I know poets who have started to blog and stopped again. In fact, now I think about it, I started several before this one. You live and learn. I write this every Sunday morning, unless a life crisis stops me, and that’s been true for several years. Why? Officially, it’s a publisher’s blog: it’s here to promote HappenStance and its poets.

The real reason? I am a writer. I like the discipline, I like the practice. I’m dead strict with writers I’m editing. This is where I get strict with me. Brief is better. No pictures this week. I’ll stop now. 




The CB Editions Free Verse publishers event took place yesterday in London.

Two floors of small press publishers, a fabulous reading venue, a delightful little open air cafe on hand, a baking hot day — and free wine and ham with every HappenStance purchase, thanks to Matthew Stewart’s role as wine exporter and voluntary ambassador for the Extremadura region of Spain. So the HappenStance stall got a lot of interest.

Christopher Reid kicked off the action (you can just see him above, in the middle) with charm and brevity and panache.

The day included music, workshops, conversation, book buying, book bartering, book swapping, wine and ham. And a first-rate series of readings throughout the day, organised by Chrissy Williams and announced by CB Editions publisher Charles Boyle with a very large bell (see above). CB managed to look relaxed even in the middle of this mammoth feat of organisation.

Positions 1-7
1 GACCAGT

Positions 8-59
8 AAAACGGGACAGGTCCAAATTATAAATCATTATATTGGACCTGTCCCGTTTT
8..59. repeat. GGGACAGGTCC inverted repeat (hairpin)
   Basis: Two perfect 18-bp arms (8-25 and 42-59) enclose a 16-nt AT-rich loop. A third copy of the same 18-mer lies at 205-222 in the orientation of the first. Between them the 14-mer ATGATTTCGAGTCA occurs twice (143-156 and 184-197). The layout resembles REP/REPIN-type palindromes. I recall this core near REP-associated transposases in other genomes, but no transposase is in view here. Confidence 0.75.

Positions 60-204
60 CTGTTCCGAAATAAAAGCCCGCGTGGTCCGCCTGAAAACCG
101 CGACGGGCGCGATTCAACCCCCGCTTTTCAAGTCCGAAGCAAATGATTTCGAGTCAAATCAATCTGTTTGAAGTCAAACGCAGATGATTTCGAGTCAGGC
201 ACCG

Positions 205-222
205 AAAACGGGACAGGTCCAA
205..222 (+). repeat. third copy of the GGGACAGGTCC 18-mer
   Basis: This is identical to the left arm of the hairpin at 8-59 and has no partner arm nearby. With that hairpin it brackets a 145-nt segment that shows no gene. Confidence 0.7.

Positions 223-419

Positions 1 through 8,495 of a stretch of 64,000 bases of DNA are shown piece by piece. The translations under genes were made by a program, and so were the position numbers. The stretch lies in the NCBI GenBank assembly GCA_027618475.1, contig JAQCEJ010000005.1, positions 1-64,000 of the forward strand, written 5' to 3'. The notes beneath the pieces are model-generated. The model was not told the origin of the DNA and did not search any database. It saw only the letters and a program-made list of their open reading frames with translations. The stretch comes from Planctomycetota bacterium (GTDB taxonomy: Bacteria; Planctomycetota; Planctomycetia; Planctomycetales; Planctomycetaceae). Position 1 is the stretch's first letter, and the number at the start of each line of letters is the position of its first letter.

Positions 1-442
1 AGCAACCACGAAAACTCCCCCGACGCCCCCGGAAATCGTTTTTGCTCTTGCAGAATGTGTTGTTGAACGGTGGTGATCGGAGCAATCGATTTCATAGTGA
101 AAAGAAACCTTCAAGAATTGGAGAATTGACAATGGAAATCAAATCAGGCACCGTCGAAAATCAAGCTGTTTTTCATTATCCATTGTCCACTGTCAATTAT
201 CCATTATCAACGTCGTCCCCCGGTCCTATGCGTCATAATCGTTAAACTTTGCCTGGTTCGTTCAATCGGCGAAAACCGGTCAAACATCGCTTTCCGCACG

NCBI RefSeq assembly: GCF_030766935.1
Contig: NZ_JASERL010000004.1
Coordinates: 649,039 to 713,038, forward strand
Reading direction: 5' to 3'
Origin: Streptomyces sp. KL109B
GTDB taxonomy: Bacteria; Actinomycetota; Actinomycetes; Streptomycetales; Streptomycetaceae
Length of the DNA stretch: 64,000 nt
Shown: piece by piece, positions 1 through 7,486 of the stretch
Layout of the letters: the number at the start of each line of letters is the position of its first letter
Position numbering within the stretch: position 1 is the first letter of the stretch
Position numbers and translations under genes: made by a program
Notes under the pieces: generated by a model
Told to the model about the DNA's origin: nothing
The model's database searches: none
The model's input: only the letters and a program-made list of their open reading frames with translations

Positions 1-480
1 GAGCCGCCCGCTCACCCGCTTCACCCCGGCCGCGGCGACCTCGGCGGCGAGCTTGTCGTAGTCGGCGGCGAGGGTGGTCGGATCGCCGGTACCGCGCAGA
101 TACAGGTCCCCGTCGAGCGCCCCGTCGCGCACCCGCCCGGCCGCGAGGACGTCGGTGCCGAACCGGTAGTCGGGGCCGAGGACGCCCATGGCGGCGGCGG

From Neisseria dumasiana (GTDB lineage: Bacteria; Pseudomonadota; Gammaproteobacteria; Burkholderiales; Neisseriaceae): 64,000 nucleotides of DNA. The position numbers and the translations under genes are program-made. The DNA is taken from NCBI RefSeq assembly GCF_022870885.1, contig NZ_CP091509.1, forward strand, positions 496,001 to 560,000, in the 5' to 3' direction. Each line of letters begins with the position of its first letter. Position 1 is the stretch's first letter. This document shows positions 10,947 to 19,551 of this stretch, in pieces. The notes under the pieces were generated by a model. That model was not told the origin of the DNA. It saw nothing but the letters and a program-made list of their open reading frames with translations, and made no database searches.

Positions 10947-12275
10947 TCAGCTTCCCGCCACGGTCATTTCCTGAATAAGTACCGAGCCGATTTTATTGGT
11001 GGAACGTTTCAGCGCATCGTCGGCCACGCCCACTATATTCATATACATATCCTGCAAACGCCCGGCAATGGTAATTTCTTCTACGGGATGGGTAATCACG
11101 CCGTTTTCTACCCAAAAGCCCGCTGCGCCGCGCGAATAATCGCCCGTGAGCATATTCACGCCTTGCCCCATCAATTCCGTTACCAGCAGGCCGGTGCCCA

You may spot Fiona Moore (above) assisting with sales, beside Matthew Stewart in his green stripey, ham-cutting apron. People talk about the unlikelihood of pigs flying. Well, part of one did — from Spain to London — and there it is on the ham stand. You can just see the cover of Marion Tracy’s The Giant in the Doorway in the right hand corner of the photo above — the one with what look like cut-out dolls. There was a fabulous reading space (see below). Couldn’t have been better.